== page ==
Bhushan case: SC sets a wrong precedent
The sentence does not, in any way, mitigate the original order, through which the court has restricted the space for criticism. A victory for those who believe in free speech would have been a review of the order itself.
After holding advocate-activist Prashant Bhushan in contempt, the Supreme Court (SC), on Monday, imposed a ₹1 fine on Mr Bhushan as punishment — the failure to deposit the token fine would have resulted in Mr Bhushan being imprisoned for three months, and being debarred from practising law in the SC for three years. Mr Bhushan has accepted the verdict and will pay the fine. To many who believed that the SC made a mistake in interpreting criticism as contempt, the mild nature of the sentence is an acknowledgement by the court that what it saw as an offence did not merit strict punishment.
But the text of the order sentencing Mr Bhushan throws up a more disturbing picture. The SC bench, led by Justice Arun Mishra, has unequivocally said that Mr Bhushan made “reckless allegations”, capable of “shaking the very edifice of the judicial administration”. It has limited the boundaries of free speech, saying that criticism of the judiciary must be “measured, strictly rational, sober and proceed from the highest motives without being coloured by partisan spirit or pressure tactics or intimidatory attitude”. These are all subjective terms which can be interpreted in ways to quell criticism.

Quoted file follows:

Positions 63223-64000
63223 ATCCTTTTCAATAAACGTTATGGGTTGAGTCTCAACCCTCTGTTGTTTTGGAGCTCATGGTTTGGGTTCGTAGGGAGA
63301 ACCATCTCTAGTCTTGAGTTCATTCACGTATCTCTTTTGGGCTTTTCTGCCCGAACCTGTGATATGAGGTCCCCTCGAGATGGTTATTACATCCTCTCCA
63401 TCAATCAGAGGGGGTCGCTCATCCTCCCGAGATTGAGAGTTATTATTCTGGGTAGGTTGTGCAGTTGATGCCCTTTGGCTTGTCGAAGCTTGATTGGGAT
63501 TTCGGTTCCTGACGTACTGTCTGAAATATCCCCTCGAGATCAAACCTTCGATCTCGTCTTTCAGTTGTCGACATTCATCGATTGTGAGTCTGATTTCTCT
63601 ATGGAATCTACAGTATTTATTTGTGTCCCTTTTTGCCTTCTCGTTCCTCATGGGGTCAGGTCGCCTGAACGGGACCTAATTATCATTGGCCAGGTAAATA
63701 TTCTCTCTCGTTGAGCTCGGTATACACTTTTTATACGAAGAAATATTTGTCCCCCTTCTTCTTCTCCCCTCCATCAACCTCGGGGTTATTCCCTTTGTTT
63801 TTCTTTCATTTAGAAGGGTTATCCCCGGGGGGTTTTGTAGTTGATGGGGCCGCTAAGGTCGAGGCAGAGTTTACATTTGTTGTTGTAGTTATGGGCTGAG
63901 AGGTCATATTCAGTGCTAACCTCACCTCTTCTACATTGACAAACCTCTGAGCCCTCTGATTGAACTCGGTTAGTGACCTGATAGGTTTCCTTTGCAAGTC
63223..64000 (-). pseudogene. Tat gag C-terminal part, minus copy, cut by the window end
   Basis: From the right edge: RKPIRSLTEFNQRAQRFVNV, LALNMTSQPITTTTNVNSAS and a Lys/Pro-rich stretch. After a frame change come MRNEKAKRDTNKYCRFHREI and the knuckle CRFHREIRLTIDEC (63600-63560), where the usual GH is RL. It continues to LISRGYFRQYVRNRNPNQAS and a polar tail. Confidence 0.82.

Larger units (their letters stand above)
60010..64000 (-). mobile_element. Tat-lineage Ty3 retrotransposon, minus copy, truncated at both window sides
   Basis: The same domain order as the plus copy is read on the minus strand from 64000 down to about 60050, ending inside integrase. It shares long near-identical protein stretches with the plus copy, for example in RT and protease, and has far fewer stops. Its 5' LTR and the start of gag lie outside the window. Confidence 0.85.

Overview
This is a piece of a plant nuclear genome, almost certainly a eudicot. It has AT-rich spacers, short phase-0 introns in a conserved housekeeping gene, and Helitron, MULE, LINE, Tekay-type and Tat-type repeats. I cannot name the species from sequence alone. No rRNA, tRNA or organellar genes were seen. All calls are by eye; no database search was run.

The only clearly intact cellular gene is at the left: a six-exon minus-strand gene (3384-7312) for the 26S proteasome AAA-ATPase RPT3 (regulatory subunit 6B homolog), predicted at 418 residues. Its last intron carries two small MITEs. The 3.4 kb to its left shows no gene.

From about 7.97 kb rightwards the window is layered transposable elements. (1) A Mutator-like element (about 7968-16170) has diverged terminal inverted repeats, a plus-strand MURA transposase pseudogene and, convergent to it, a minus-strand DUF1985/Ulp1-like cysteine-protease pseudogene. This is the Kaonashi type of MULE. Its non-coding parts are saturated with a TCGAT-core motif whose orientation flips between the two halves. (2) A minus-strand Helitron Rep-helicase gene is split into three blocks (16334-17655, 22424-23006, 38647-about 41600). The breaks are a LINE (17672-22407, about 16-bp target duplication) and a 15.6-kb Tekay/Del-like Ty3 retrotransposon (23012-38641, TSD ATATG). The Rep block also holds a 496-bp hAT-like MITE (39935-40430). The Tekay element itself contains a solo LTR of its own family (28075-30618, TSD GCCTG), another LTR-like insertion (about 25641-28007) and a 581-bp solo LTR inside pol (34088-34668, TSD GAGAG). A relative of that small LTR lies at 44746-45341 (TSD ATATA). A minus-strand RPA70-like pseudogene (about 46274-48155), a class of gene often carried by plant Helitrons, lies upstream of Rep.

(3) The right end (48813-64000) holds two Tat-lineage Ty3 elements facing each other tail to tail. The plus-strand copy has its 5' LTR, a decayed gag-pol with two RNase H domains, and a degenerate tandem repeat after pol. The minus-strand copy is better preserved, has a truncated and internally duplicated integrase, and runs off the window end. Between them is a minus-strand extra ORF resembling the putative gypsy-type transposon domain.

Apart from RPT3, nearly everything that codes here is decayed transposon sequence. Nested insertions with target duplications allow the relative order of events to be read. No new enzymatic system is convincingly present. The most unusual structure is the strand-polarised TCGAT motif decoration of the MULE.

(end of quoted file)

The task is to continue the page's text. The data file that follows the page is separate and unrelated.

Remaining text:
The sentence does not, in any way, mitigate the original order, through which the court has restricted the space for criticism. A victory for those who believe in free speech would have been a review of the order itself. The judiciary must be open to feedback from citizens, even as citizens accept its supremacy. The Bhushan case represented an opportunity to set right the contempt jurisdiction. Unfortunately, the court had ended up setting a wrong precedent.